Number of nuclear weapons on the rise, warns think tank
There are now 12,512 warheads thought to exist worldwide.
Stockholm International Peace Research Institute (Sipri) warned that the world is "drifting into one of the most dangerous periods in human history" as the number of active nuclear weapons in the arsenals of the main military powers is increasing once more.
There are currently believed to be 12,512 warheads worldwide, up 86 from a year earlier, 9,576 of which are in military stocks prepared for future use. This number comes at a time when both international relations are worsening and nuclear saber-rattling is increasing.
The alarming rise puts an end to the phase of gradual decline after the end of the Cold War, according to the leading think tank. The Stockholm International Peace Research Institute (Sipri) detailed that 60 of the new warheads were held by China.
The other new weapons are traced to Russia (12), Pakistan (five), DPRK (five), and India (four).
Despite a declaration that "nuclear war cannot be won and must never be fought" by the UN's five permanent security council members in 2021, the US, Russia, China, the UK, and France, there has been a surge in battle-ready warheads.
Together, the US and Russia are in possession of roughly 90% of all nuclear weapons in the world. The two nuclear powers each have more than 1,000 warheads that have been withdrawn from military service and are slowly removing them, in addition to their deployed nuclear weapons.
Additionally, Sipri calculates that 3,844 of the 12,512 warheads in existence—including those that are retired and awaiting dismantlement—are used with missiles and airplanes.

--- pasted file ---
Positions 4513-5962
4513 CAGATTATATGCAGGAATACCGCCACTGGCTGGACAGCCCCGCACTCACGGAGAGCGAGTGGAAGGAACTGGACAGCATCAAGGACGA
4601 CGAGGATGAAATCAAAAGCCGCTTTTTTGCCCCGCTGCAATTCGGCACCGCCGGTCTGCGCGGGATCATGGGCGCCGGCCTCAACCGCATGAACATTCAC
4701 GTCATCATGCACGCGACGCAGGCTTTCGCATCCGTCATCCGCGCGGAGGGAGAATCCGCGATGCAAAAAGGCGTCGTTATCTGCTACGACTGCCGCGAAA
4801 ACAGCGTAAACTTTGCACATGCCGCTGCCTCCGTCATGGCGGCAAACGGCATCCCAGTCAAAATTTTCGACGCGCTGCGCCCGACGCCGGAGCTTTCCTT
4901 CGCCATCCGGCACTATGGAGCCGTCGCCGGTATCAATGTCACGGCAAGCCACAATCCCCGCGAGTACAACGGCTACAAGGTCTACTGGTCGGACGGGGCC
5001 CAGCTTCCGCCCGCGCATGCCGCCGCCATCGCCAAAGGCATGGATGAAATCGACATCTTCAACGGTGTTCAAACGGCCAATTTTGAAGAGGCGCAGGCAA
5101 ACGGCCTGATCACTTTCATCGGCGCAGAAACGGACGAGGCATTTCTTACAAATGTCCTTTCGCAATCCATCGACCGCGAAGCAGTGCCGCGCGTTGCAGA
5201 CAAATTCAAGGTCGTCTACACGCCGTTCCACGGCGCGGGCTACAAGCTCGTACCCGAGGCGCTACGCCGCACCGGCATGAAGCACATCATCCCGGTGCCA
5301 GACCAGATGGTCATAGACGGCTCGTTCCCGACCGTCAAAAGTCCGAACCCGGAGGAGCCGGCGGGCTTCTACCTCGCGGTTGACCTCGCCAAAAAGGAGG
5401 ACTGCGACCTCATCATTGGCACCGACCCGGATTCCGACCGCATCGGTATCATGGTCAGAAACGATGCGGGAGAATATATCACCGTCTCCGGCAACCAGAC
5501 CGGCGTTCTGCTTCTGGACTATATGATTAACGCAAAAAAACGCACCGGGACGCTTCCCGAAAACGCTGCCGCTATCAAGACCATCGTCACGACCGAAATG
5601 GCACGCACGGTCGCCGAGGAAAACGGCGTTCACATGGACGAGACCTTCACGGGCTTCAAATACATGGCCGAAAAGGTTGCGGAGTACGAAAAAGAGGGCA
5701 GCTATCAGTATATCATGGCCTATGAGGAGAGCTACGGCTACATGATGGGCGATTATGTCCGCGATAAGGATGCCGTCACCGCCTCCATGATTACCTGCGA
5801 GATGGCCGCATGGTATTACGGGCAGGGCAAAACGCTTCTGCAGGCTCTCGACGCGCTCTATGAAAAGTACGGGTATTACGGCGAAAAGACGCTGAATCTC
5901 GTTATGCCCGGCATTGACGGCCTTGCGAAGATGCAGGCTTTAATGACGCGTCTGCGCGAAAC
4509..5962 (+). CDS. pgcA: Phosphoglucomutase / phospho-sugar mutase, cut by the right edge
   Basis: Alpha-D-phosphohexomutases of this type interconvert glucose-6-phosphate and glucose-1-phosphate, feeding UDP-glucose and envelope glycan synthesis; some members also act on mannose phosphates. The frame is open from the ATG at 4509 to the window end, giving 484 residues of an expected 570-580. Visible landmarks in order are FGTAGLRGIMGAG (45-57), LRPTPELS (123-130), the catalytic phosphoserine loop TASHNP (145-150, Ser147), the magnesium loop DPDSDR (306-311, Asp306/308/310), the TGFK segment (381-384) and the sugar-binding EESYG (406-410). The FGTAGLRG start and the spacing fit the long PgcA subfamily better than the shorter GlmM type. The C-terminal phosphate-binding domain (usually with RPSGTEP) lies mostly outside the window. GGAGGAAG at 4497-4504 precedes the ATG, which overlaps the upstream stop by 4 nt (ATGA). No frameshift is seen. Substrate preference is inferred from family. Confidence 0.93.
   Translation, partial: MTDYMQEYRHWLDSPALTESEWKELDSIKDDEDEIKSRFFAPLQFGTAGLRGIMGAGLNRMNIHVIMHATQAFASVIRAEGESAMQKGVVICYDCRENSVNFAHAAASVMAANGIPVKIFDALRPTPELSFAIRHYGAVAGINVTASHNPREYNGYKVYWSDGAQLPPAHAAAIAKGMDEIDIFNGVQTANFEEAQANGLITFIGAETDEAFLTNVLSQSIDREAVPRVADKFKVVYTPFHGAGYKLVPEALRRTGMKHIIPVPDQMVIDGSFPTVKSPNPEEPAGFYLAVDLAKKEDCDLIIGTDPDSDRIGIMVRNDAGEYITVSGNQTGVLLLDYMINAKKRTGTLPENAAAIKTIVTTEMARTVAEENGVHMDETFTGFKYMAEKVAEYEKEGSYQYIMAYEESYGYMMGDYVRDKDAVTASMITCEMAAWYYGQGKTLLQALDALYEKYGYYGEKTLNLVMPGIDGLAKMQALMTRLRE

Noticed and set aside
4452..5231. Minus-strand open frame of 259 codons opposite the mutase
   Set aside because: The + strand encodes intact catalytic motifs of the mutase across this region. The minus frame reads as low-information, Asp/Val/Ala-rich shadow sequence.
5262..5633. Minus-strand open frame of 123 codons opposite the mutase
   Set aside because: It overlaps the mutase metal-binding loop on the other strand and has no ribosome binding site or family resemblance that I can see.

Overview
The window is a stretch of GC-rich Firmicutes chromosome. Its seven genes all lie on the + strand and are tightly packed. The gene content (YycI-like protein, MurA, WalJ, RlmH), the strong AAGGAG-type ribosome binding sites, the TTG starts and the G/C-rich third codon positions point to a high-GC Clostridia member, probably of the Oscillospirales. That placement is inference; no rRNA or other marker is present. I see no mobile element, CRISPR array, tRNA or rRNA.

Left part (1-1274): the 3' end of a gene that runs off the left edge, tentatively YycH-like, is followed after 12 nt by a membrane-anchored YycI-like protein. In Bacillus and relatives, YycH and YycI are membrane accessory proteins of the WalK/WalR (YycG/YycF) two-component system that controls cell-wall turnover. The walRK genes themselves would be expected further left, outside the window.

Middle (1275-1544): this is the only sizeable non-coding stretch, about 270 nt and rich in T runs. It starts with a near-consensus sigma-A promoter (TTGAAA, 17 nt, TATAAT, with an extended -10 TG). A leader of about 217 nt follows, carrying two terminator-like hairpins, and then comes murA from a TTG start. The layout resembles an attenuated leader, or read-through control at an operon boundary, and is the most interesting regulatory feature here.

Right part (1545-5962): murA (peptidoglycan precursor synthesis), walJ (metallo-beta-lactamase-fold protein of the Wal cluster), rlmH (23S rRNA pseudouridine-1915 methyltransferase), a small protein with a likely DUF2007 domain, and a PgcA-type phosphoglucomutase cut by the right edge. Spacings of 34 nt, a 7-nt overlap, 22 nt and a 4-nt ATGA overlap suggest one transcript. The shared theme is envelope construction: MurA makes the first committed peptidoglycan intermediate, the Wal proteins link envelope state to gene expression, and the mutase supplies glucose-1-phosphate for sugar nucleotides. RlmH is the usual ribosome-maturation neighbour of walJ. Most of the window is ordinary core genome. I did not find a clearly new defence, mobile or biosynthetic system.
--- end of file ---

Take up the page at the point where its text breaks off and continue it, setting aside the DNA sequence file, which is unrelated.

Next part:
Nearly the majority of those, or around 2,000, are Russian or American and are kept on high operational alert, which means that they are mounted on missiles or packed at air bases housing nuclear bombers.
However, Sipri argues that it is challenging to assess the complete picture because a number of nations, notably Russia, the US, and the UK, have decreased their degree of openness since the beginning of the war in Ukraine.
The third-largest nuclear power in the world, China, is claimed to have raised the number of warheads in its arsenal from 350 in January 2022 to 410 in January 2023. Although Sipri forecasts that they won't overtake the arsenals of the US and Russia, that arsenal is projected to keep expanding.
The next greatest nuclear powers are France (290) and the UK (225), and after announcing two years ago that it was expanding its limit from 225 to 260 warheads, the UK is poised to increase its operational arsenal.
Following the war in Ukraine, the US terminated its bilateral strategic stability discussion with Russia, and the Russian government declared that it was pulling out of the last nuclear arms control agreement restricting the strategic nuclear capabilities of the two Cold War adversaries.
On August 8, Moscow informed Washington that it is temporarily halting inspections at its facilities covered by the New START Treaty. The Russian Foreign Ministry explained that Russia was forced to resort to such actions "due to Washington’s persistence in implicitly restarting inspections on conditions that do not take into account the existing realities, create unilateral advantages for the United States and actually strip Russia of the right to carry out inspections on US soil."
US President Joe Biden had said his administration is ready to negotiate a new arms control framework to replace the New START treaty with Russia upon its expiry in 2026.
It is noteworthy that Russia and the United States announced in February 2021 the entry into force of the decision to extend the START 3 Treaty on the Reduction of Strategic Offensive Arms for a period of five years.
The Treaty kept the two countries' nuclear arsenals at a much lower level than during the Cold War, as it set the number of installed strategic nuclear launchers at 700 and the number of nuclear warheads at 1,550.
Russia has constantly reiterated that the threat of nuclear war was real and should not be underestimated but that it should be avoided at all costs.